Roughly 2.7 miles in from the trailhead the hike gets a bit more rough. You begin trekking through small canyons, deeply carved water washes and then suddenly around the next corner you'll be making your way up an incredibly steep set of rocks soon to be along a ridge with steep drops to both sides. This occurs more than once. Watch your footing and dont expect the trail to get much easier.
Shallow Canyons line the trail to Lost Palms Oasis.
The last mile to the Oasis is filled with many ups and downs and there is a noticable change in plantlife as you are now at a higher elevation (roughly 700 ft higher than the trailhead). Prepare to scramble a little bit over/up some large rocks and bolders on one narrow part of the trail. Nearing the end, steep rock steps line the left side of a large rockwall. Climb up these steps then descend down a minor hill on the other side and before you know it, you will find yourself standing on a huge granite shelf flanked on both the North and South sides by towering Peaks of rock roughly 200 feet above your head (you are now at the extreme southern edge of the Eagle Mountains). Look down into the canyon, this is where the oasis hides. Above the canyon, on the north peak, roughly half way up from the bottom, stand 17 California Palm Trees, (they are incredibly random and seem out of place on the side of this rocky peak)the "largest group of palms in the park," according to a little green sign.
A view of the fan palms from the shelf.
Looking east off the shelf you can see for mile upon mile, the rolling Eagle mountains which occupy the extreme south-eastern edge of the wilderness zone in the park.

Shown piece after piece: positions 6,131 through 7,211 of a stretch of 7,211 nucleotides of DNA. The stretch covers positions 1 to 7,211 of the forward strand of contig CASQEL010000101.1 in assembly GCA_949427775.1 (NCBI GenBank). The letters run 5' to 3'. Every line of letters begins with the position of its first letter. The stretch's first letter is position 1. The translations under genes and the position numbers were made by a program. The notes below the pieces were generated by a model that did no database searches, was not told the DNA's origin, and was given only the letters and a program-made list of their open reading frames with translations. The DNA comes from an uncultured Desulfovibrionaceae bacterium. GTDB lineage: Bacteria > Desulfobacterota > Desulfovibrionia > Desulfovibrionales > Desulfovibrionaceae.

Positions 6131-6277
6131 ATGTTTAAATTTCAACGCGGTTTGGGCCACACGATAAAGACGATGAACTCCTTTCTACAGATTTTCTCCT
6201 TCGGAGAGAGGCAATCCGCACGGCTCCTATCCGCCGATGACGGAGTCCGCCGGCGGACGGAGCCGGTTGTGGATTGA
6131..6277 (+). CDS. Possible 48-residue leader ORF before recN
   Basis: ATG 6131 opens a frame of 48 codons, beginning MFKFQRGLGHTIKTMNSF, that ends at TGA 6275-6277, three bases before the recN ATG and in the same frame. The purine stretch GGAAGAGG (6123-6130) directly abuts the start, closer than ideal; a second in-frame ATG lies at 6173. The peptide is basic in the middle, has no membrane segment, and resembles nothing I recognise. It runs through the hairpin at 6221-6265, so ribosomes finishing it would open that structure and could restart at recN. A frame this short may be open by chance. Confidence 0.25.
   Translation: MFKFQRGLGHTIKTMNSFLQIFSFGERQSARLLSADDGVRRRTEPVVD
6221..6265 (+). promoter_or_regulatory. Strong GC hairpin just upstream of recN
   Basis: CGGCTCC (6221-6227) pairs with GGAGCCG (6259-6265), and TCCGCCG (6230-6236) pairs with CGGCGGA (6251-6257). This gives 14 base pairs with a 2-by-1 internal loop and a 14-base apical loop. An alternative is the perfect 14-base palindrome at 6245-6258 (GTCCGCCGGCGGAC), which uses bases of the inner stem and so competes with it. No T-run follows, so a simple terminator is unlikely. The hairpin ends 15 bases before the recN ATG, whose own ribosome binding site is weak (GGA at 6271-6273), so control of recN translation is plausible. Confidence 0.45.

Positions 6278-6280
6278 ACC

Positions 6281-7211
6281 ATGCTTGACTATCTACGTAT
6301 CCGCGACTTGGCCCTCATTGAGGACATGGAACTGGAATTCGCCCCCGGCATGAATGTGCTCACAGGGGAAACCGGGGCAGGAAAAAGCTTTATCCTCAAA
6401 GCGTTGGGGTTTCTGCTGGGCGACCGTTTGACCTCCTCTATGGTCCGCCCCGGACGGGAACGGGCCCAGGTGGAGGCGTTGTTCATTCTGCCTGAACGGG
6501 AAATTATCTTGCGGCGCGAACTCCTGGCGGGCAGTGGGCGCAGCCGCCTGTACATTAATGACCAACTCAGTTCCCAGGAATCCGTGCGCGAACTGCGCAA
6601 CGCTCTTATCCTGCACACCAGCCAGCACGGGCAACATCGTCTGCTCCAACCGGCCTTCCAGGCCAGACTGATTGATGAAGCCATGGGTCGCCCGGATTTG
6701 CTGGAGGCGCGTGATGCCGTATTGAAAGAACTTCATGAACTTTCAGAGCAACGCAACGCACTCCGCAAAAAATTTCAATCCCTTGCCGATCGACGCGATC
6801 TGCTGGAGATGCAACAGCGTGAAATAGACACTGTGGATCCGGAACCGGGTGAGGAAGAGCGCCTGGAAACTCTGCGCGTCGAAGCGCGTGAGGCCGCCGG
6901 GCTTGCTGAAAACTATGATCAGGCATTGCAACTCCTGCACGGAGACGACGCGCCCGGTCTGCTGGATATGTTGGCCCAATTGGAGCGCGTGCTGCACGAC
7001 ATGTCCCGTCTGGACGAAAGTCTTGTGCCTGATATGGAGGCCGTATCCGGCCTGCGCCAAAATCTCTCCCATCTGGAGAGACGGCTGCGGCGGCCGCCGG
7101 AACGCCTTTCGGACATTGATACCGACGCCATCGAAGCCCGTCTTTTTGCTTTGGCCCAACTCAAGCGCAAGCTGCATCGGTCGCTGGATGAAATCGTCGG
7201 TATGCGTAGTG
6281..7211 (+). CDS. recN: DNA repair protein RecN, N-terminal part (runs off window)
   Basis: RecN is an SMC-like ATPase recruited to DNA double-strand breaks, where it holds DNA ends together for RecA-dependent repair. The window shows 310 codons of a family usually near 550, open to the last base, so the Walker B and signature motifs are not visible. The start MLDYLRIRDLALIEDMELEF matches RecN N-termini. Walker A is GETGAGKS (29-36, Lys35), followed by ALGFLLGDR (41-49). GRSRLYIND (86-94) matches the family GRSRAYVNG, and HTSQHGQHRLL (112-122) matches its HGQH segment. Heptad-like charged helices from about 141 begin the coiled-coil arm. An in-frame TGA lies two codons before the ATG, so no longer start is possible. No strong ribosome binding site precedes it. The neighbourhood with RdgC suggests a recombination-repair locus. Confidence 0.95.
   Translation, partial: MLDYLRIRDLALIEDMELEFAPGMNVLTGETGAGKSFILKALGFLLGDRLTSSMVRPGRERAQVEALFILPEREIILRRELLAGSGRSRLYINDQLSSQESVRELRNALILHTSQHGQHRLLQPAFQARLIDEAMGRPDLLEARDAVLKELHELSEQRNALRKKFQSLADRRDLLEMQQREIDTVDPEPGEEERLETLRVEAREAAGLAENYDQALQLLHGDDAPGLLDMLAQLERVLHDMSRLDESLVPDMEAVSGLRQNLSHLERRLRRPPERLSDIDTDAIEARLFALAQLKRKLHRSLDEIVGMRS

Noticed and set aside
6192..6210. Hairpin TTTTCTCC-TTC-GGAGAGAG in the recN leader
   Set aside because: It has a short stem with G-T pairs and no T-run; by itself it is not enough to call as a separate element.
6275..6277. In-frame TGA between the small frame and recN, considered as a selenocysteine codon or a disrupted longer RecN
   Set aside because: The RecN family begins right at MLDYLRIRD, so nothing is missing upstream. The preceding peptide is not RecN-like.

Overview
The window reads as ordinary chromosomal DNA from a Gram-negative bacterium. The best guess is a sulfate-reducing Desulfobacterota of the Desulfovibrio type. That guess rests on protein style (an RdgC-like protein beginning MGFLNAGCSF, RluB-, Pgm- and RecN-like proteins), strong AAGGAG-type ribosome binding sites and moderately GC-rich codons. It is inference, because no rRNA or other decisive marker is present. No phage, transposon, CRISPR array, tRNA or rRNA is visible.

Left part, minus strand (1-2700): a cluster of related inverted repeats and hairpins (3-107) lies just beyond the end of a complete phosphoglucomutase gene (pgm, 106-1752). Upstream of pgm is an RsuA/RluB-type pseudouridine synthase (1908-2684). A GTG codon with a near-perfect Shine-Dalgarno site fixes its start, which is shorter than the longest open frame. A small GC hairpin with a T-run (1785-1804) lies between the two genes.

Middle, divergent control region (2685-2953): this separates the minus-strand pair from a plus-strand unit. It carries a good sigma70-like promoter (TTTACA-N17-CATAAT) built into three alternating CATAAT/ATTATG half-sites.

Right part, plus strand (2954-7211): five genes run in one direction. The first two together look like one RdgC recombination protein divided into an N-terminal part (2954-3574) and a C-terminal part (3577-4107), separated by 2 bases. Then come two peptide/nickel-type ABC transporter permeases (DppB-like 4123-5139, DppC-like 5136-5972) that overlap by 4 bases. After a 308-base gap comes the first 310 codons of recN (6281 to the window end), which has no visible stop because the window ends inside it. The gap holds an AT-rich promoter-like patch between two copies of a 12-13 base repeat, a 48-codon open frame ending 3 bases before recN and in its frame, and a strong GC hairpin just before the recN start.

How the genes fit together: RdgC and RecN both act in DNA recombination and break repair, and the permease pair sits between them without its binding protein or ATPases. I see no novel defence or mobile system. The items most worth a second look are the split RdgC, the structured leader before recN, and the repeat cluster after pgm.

Find a spot and take a seat to snarf down a quick lunch and then find the trail (it looks like another staircase of rocks) on the north-west edge of the shelf to begin heading down to the Oasis. The trail down is extremely narrow and extremely steep in spots. It's short but take it slow.
At the bottom you'll find its a good 20 degrees cooler (especially in the summer months when its more noticable) and much more humid. It's a great place to explore and do a little more scrambling before you make the strenuous climb back up to the shelf and begin the hike back to the trailhead. There is an unkept/unmarked trail that continues on eastward from the canyon floor, however, it is cluttered with debris and suprisingly overgrown. It is obvious that many hikers to not continue along this path - if you feel the desire to continue, be mindful.
A view from the shelf looking into the Oasis.
A good pair of hiking boots or shoes (not regular sneakers) and a daypack. Ankle gainters will keep sand and pebbles from getting inside your boots. Sunglasses. Sunblock. Hiking poles if desired. Bring LOTS of water (even in the spring time as the air is dry) and pack a lunch. It's easy to roll your ankle or get scraped up in this area (but that is the case on any hike) so bring a small medical kit if you feel the need. I always like to bring a pair of binoculars as well.
is the link to the National Park Service page for Joshua Tree National Park.
More Images from the Lost Palms Trail Area
A view near the south entrance of Joshua Tree National Park
Another view of the Flatlands
Another view of the trail from Mastadon Peak
Anotehr view alongside the Trail